Character develops in community, but in order for character to develop it requires something. It requires submission. You need to be willing to submit to someone and letting that person speak into your life, and this requires humility (“Likewise, you who are younger, be subject to the elders. Clothe yourselves, all of you, with humility toward one another, for ‘God opposes the proud but gives grace to the humble.’” (1 Peter 5:5). So, humility leads to submission leads to character development (which means transformation into Christ-likeness). Humility is a starting point, not an end goal (see my post “Good Works Versus Humility” for more insights). The Apostle Paul in particular points this out in several of his writings. He says to Timothy, “You, however, have followed my teaching, my conduct, my aim in life, my faith, my patience, my love, my steadfastness, my persecutions and sufferings that happened to me” (2 Timothy 3:10-11), and “what you have heard from me in the presence of many witnesses entrust to faithful men who will be able to teach others also” (2 Timothy 2:2). And Paul says to the Corinthians, “For though you have countless guides in Christ, you do not have many fathers. For I became your father in Christ Jesus through the gospel. I urge you, then, be imitators of me.” (1 Corinthians 4:15-16). And we read in Ephesians 5:21 to “submit to one another out of reverence for Christ.” Being a disciple means to be a servant, and in this case it is a servant/servant relationship towards each other.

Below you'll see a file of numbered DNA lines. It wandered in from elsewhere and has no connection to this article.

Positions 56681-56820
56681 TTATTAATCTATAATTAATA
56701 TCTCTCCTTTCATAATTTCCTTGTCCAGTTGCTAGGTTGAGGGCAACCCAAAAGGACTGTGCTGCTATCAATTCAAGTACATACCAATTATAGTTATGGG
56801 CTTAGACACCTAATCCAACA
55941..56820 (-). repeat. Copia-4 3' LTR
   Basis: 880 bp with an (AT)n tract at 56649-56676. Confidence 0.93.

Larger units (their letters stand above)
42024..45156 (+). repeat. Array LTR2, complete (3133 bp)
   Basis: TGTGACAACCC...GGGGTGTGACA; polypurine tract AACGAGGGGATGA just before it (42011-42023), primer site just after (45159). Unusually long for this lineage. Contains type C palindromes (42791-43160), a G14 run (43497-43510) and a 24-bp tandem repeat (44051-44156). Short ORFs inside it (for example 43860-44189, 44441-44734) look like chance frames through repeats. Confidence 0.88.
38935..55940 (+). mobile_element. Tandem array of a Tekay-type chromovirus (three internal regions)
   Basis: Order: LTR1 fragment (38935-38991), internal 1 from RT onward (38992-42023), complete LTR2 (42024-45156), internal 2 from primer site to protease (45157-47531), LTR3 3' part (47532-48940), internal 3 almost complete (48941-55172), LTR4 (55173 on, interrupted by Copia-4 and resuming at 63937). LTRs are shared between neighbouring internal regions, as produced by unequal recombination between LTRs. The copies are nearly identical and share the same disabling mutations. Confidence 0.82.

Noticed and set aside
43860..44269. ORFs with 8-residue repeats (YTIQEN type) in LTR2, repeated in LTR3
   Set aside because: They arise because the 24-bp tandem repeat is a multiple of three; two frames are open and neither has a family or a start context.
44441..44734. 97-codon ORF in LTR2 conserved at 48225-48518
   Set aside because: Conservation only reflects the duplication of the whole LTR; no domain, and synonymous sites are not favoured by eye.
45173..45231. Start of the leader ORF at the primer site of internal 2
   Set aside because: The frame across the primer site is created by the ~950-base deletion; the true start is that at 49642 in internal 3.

A disciple Learns Jesus’ Words
On this point obviously much can be said. Like the old Jewish disciple had an oral tradition which required them to memorize everything their rabbi said (and often meant memorizing the whole Law (the Torah or the Pentateuch or the five books of Moses) and much of the Prophets), so we should learn Jesus’ words. This should not be taken lightly at all. We should know Scripture by heart. It should ooze out of us, ready to be used “for teaching, for reproof, for correction, and for training in righteousness, that the man of God may be competent, equipped for every good work.” (2 Timothy 3:16-17). We should have Jesus’ words ready in our heart for all circumstances, which means next to the aforementioned verse also for defending and confirming the gospel (Philippians 1:7) and for fighting the devil (Ephesians 6:11-17), which includes the Word of God being a sword (Ephesians 6:17, Hebrews 4:12). I like what Donald S. Whitney says in his book “Spiritual Disciplines for the Christian Life” when talking about Scripture memorization, where he explains the Word of God being a sword to be used. He says that if you need to defend yourself and you take out your sword, that knowing only Genesis 1:1 and John 3:16 will not be sufficient to defend yourself in most situations. (This obviously does not mean that we should turn the Word of God into a list of handy verses to be used for different situations!).

Jesus said to the Jews who had believed in him, ‘If you abide in my word, you are truly my disciples, and you will know the truth, and the truth will set you free.’” (John 8:31-32). We need to abide in His Word if we are truly are His disciples. Why? Because we will know the truth! But there are more reasons, and the Psalmist says it quite beautifully. “The law of the Lord is perfect, reviving the soul; the testimony of the Lord is sure, making wise the simple; the precepts of the Lord are right, rejoicing the heart; the commandment of the Lord is pure, enlightening the eyes” (Psalm 19:7-8), and “Blessed is the man who walks not in the counsel of the wicked, nor stands in the way of sinners, nor sits in the seat of scoffers; but his delight is in the law of the Lord, and on his law he meditates day and night.” (Psalm 1:1-3), and “I have stored up your word in my heart, that I might not sin against you.” (Psalm 119:11). So, the Word of God is perfect, it revives the soul, it makes wise the simple, it rejoices the heart, it enlightens the eyes, and it keeps you from sinning. In other words, it is life-giving!